Classic talk: The strange tale of a long-lost 'rondo'
Whenever you see the description "Rondo" attached to a piece of music, you know you're in for a treat. This simple form, where the opening theme returns, a bit like a chorus to book-end contrasting sections, started life in 17th-century France, was picked up by Bach, and developed by Mozart into the kind of vibrant, lively, melodic movement that always goes down so well.
A development of the ritornello, which is Italian for "refrain", the rondo is typically characterised as being ABABA, or even ABACA in form, where "A" is the principal theme, and "B" and "C" are the segments in between.
Typically, you'll find a rondo as the final movement of a concerto or a sonata, upbeat and lively, concluding the piece on a positive note after a slower central passage.
It was a rondo that brought me to the bassoon the other day, a piece that got me thinking, for it came from a concerto with the name Rossini attached.
Now Gioachino Rossini was nothing if not prolific but it was to the operatic arena that he devoted most of his attention - he wrote 39 in all. There were some songs and sonatas, too, but a concerto? And a concerto for bassoon at that.
The bassoon, the orchestral joker in the pack - the one that's capable of sounds more flatulent than musical, the one that represents the elderly granddad in Prokofiev's Peter and the Wolf.
Though the repertoire for bassoon solo is pretty restricted, Rossini wouldn't have been the only composer to realise the melodic potential of the lowest pitched woodwind.
Mozart produced a beautifully elegant concerto. Before him, Vivaldi knocked off as many as Rossini wrote operas. There's a gorgeous sonata by Saint-Saëns and a Romance by Elgar.
A little-known Italian composer by the name of Luigi Gatti, who got the job of director of music in Salzburg ahead of Mozart's father Leopold, also has a bassoon concerto to his credit.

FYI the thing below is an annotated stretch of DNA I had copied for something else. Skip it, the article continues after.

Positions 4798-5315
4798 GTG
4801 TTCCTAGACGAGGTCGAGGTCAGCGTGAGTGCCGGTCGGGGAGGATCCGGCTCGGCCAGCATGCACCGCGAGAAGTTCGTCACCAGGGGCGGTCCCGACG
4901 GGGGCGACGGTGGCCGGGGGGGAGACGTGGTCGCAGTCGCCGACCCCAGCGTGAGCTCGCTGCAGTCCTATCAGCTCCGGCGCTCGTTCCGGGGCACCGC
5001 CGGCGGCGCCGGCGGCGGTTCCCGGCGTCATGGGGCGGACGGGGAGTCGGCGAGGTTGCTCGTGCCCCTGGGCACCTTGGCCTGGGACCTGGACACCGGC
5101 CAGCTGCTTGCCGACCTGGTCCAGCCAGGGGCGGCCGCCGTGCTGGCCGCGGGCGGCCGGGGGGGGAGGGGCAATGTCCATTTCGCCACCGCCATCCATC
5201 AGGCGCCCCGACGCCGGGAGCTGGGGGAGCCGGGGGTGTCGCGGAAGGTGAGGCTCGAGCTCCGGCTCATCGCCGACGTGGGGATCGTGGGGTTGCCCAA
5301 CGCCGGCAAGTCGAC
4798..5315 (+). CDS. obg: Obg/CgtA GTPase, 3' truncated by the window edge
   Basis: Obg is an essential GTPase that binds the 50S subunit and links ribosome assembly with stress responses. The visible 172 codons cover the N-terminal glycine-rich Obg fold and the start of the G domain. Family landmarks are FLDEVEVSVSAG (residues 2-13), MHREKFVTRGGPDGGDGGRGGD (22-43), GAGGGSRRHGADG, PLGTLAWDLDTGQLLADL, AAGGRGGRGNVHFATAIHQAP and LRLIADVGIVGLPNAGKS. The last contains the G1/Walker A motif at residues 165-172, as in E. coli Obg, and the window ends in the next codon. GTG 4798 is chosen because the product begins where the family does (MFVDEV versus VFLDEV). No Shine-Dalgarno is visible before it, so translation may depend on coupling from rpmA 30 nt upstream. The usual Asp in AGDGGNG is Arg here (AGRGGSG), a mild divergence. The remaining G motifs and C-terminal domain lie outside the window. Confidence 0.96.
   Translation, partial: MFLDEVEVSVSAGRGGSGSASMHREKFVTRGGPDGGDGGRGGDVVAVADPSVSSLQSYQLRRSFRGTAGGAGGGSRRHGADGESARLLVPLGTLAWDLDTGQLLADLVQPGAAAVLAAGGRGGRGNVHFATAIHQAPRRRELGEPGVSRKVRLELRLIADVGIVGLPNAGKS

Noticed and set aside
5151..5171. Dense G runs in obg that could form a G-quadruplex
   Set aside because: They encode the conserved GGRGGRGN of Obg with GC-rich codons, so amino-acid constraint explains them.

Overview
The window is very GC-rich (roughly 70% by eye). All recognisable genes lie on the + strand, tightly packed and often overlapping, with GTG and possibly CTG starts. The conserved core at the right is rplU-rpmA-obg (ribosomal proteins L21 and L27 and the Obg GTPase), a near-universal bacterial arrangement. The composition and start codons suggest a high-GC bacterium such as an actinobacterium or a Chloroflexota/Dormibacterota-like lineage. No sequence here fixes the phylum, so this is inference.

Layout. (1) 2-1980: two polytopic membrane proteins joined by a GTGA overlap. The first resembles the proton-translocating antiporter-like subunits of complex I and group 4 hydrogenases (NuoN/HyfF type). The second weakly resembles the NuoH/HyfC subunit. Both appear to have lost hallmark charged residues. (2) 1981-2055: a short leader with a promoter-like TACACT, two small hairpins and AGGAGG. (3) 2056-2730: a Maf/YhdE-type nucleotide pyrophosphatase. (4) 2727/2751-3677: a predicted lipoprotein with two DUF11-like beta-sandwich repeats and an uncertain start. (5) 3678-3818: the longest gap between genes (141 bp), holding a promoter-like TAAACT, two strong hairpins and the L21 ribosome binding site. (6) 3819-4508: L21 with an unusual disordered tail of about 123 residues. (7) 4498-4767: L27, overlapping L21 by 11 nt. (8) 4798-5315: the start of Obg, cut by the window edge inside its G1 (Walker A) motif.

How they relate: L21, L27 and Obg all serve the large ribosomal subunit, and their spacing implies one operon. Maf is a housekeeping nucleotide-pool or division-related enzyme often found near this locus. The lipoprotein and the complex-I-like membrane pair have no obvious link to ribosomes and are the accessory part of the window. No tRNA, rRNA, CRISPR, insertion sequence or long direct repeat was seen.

But the first time that anyone had heard of one by Rossini came years later when an Italian bassoonist by the name of Nazzareno Gatti -apparently no relation to Luigi - passed away.
In his obituary, it was noted that Rossini had composed a bassoon concerto for him, most likely for his final practical examination at the conservatory in Bologna back in the 1840s.
Rossini, who'd made his name and enjoyed his greatest success in Paris, had returned to his native Italy in his 40s and was teaching in Bologna when Gatti was there.
But it was generally assumed that the 20-odd years back in Italy had been a fallow period for Rossini. He was well-off by then, and his health wasn't the best.
When Nazzareno Gatti died, the manuscript was long lost, but it turned up again in the 1990s, and another Italian bassoonist, Sergio Azzolini, published it and made the first commercial recording.
There's no indication that it was actually the work of Rossini - there are parts that could be pure Rossini, others less so. The fact that it's heavily covered in notes and amendments suggests it may be the work of several hands. Whatever, it's a superb example of late Romantic music.
It's one of four concertos featured - and the rondo in question, Rossini's or not, fairly glistens - on a CD by a young Scottish bassoonist, Karen Geoghegan, on Chandos (CHAN 10613).
George Hamilton presents The Hamilton Scores on RTÉ lyric fm from 10am each Saturday and Sunday.